Orgasm Inc. / Now that Big Pharmacy is the third most profitable US business, right after oil and communications, the newest campaign, according to Elizabeth Canner’s documentary Orgasm Inc., is the treatment of what is labeled, sometimes creatively, Female Sexual Dysfunction–another gold mine after the distribution of Viagra and its fellow drugs. The search for a “female Viagra” is on and has been in full swing for at least a decade and a half, but it does not stop with a pill. Researchers have also developed sexual surgery, a device called an Orgasmatron, hormone treatments and “medical” patches.
The film contains interviews with women discussing their orgasms, takes a historical look at companies trying to evolve new pills, gives more interviews with non-medical and medical authorities, adapts older treatments (Viagra, testosterone, estrogen) in limited amounts, examines fact-based statistical studies and concludes with an eye-opening Federal Drug Administration (FDA) hearing, during which experts vote on whether to approve a new treatment developed by Procter & Gamble, which started a $100 million ad campaign before approval.
Choosing not to risk the benefits due to potentially harmful side-effects, the FDA has turned down many treatments and devices; and independent medical authorities (those not employed by drug companies) have testified as to the possible dangers of “premature” drugs. Another argument that surfaces is that the term “Female Sexual Dysfunction” might be, in many cases, an “invented” disorder, since in the 1980s, Ronald Reagan signed a bill allowing the advertisment of prescription drugs and services–after which the revenue skyrocketed, reaching upwards of a billion dollars.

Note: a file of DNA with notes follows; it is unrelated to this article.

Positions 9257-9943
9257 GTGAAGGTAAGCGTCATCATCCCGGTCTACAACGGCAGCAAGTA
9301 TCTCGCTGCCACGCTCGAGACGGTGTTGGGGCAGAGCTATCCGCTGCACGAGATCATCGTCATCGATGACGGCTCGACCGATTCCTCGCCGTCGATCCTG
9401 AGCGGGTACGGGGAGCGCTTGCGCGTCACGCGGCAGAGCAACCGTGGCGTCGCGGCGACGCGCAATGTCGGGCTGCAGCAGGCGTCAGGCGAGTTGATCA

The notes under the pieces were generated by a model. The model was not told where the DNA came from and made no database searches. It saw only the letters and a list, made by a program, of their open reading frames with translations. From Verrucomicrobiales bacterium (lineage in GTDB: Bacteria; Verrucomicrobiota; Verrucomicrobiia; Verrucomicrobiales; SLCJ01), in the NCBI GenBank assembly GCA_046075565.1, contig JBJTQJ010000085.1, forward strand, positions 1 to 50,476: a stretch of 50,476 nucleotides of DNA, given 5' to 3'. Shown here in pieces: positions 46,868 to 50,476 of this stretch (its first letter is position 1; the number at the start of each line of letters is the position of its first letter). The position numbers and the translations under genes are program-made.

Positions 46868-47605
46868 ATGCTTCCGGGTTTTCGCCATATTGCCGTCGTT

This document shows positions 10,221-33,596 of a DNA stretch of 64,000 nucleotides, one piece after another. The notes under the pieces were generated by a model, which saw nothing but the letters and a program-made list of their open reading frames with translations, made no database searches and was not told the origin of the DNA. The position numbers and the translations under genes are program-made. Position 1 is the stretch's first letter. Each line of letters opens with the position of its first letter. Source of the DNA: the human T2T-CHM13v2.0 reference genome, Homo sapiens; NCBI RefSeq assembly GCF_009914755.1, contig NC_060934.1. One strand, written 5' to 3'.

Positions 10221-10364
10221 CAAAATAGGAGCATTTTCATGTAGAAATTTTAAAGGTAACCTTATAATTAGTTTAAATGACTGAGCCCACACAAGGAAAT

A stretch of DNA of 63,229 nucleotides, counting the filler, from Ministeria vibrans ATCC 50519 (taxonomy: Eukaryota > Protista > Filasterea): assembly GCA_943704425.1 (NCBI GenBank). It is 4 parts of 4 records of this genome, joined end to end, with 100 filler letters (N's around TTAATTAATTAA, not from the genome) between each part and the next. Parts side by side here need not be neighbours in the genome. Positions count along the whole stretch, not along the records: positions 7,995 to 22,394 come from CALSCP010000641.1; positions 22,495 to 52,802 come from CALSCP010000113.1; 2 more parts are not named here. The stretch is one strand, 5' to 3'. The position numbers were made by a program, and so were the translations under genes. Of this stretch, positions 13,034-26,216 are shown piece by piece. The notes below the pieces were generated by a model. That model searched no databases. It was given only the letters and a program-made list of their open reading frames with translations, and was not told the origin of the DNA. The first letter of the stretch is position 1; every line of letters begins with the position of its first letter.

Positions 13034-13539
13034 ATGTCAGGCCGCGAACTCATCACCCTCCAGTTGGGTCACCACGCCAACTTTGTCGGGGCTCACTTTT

Sexuality-experts, some trained, began to bloom in the US, particularly on television. Some bona-fide doctors were paid as much as $75,000 a day by pharmaceutical companies to “discuss” new treatments for alleged sexual dysfunctions. Many doctors established “sexual treatment centers” and “vaginal surgery centers” throughout the US. The commoditization of such treatments was complicated by similarly named over-the-counter products. Practitioners of vaginal surgery often tightened and re-shaped the vagina, and some operations insinuated a wire along the spine, which could then be activated by a remote control device.
“There are legitimate sexual grievances out there, as well as skillful practitioners,” says one doctor, “but there is also exploitation and fear-mongering. People need more information and need to think critically about what they hear and wish for. There’s good work being done and there’s…Well…A lot of exploitation.”
Remember that $100 million Procter & Gamble ad campaign? Well, the FDA turned down the application. This time. A little later however, the European Union okayed it.
Canner’s documentary, as thorough as 80 minutes allows, seems a fair and efficient treatment of her subject. She’ll be adding to it as time goes by. Stay tuned.